Winter Greens Lasagna

Winter Greens Lasagna

Everyone loves lasagna yet I know great cooks who won’t bother to make it at home, myself included for a long while, because it seemed too much work. 

Not true, not true!

I’ve learned over the past few years lasagna can be pretty damn easy to make, particularly when someone reveals to you, as my great friend and great cook Tiffiny told me, that you don’t have to boil the lasagna noodles. That blew my mind, given the one time I tried to boil the noodles, then layer them, was a nightmare of near biblical proportions.  I never got that tray of lasagna into the oven and I never tried again until Tiff told me, no you don’t have to do that. Just layer them into the lasagna out of the box.  Genius.

Ultimately, lasagna is simply layers of flavors you stuff in the oven and bake. Yes, the layers themselves determine how good it will be and you want to make sure it isn’t too dry. But particularly with some quality store bought ingredients, you can prep and layer a terrific homemade lasagna in 30 minutes or less. Lasagna also sits beautifully so you can prep it on a Sunday, have it ready to shove in the oven when you get home Monday and then have wonderful leftovers all week. 

While I love me a classic red lasagna, my best version is one I invented a couple of years ago. I call it ‘Winter Greens Lasagna’ because I came up with it in January, a perfect time for this luscious white lasagna made with tons of greens available in winter. But you can enjoy this any time of year with all kinds of greens. I invented it because I am addicted to greens of all kinds. You could even throw some collards in here, though I’m not sure I’d make it with only collards.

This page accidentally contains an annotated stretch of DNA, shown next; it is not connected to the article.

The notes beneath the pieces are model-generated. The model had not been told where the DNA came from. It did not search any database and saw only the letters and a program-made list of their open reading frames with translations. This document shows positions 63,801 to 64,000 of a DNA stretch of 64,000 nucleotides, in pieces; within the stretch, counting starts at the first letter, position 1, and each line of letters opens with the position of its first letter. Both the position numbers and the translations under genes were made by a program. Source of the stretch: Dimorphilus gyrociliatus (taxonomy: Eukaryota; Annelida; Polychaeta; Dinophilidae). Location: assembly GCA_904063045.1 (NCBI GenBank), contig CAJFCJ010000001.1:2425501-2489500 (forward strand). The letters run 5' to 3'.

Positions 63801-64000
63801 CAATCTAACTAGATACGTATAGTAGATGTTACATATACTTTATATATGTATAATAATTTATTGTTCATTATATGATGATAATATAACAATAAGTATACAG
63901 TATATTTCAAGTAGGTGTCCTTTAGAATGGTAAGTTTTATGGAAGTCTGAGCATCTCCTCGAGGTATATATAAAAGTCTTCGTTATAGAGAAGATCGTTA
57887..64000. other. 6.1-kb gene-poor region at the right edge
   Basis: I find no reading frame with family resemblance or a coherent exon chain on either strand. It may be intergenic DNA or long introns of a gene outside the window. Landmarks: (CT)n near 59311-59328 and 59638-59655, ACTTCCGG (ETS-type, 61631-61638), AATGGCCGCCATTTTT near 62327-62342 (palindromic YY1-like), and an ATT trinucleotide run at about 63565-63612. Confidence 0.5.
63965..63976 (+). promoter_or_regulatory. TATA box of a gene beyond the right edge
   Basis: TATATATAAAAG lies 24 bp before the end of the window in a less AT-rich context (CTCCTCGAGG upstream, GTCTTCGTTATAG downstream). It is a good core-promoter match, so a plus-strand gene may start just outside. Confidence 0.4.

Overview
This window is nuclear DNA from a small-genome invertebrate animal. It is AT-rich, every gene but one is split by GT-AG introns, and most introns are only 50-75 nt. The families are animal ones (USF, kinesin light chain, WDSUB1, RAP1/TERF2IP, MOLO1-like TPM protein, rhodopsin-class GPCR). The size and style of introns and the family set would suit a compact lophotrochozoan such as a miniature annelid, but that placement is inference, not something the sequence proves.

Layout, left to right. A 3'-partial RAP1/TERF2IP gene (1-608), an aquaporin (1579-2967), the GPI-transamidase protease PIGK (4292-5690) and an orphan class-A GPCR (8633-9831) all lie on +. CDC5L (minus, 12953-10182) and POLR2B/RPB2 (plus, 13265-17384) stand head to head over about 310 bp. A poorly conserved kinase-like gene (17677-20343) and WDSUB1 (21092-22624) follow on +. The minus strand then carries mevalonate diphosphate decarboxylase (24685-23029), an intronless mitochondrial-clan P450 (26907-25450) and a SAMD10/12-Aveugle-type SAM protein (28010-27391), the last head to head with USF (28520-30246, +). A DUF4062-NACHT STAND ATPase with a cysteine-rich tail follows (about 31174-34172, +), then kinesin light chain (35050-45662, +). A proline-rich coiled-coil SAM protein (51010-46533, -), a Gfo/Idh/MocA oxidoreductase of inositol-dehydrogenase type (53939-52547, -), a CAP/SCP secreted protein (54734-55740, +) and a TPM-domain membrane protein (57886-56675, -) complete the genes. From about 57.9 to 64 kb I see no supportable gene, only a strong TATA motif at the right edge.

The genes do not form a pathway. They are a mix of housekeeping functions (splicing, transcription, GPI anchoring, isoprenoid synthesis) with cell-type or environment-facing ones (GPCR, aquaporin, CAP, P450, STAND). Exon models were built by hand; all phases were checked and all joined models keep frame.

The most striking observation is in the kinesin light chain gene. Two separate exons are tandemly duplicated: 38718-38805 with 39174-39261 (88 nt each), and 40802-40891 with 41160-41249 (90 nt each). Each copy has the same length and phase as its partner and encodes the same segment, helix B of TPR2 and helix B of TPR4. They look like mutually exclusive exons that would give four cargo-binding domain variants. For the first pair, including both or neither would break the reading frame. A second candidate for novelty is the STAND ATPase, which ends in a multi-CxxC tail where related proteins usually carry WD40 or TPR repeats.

Like most lasagnas, Winter Greens Lasagna is ridiculously adaptable and, more importantly, ridiculously easy and ridiculously good. When I made it last week to take some photos and get the recipe firmly set, everyone who was bouncing in and out of the house said it was the best lasagna they’ve ever had. I’ll take the compliment and tell you, yes, this is a killer dish. The only real work involved is sautéing the greens which, while it takes 25 minutes or so, is also high on the easy scale 

Give this a try.

Winter Greens Lasagna



  • This is very much a ‘throw a bunch of stuff together’ recipe that is hard to mess up, as long as you make sure to flavor your greens. I’ve tried to be particular about the amounts, which is not my forte, but a little more here and a little less there won’t mess you up.
  • A ton of greens cook down to very little greens. You want more greens than you think you need. They will reduce. With my latest version I started with three large Costco bags of mixed kale, chard and spinach (so easy, no washing or chopping) and they reduced way way way down. Just keep reducing and adding. Make sure you have enough to start. If you have extra, wow, awesome, more greens. 


  • 2 tablespoons olive oil
  • 1 medium sweet onion, medium dice
  • 6 – 10 medium garlic cloves, sliced thin 
  • 2 cups cups heavy cream
  • 1 pound red kale, washed, tough stems removed, and coarsely chopped (about 10 cups)
  • 1 pound swiss chard, washed, tough stems removed, and coarsely chopped (about 8 cups)
  • 1 lb spinach, washed and coarsely chopped
  • 1 cup chicken or vegetable broth and/or white wine or combo